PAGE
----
BOSTON — A significant majority of registered voters in Boston support employers mandating COVID-19 vaccines among their workforces and the Baker administration’s new mask requirement in K-12 schools, according to a new survey.
About 87 percent of Boston voters likely to cast ballots in the Sept. 14 preliminary election agree with Education Commissioner Jeff Riley’s policy requiring anyone over the age of 5 to wear a mask in K-12 public schools, regardless of vaccination status, through at least the start of October, a Boston Globe/Suffolk University poll published Tuesday found.
With schools across the state preparing to embark on their third straight academic year impacted by the pandemic, less than 9 percent of Boston voters surveyed disagreed with the school mask mandate. Another 3.6 percent were undecided.
The poll of 500 likely voters in Boston, conducted from Sept. 2 to Sept. 4 with a margin of error of plus or minus 4.4 percentage points, also found substantial support for vaccine mandates on workers.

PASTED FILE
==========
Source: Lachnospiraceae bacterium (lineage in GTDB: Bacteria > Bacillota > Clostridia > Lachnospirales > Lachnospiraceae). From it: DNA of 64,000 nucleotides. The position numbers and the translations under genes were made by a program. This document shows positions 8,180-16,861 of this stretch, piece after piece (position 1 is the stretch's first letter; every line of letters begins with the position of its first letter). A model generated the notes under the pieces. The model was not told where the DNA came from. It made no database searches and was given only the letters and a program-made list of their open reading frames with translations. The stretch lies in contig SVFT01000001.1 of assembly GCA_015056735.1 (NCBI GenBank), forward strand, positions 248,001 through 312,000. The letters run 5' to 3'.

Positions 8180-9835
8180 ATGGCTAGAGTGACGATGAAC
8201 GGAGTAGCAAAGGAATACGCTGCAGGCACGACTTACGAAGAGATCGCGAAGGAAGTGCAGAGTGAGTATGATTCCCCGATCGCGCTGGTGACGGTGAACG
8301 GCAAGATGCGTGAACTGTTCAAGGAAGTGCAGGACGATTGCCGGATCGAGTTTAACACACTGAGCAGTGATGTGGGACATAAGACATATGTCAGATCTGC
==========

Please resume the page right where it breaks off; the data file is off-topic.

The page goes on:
About 71 percent of those polled “believe employers should require that their employees get vaccinated” compared to nearly 19 percent who oppose the policy. Eighty-three percent voiced support for Mayor Kim Janey’s decision requiring city workers to provide proof of vaccination or submit to weekly testing, and 13 percent opposed her order.
Gov. Charlie Baker, Attorney General Maura Healey, and other constitutional officers have rolled out varying degrees of vaccine mandates on their public-sector employees in recent weeks, as have many private employers, while the Delta variant fuels an increase in COVID-19 cases and hospitalizations.
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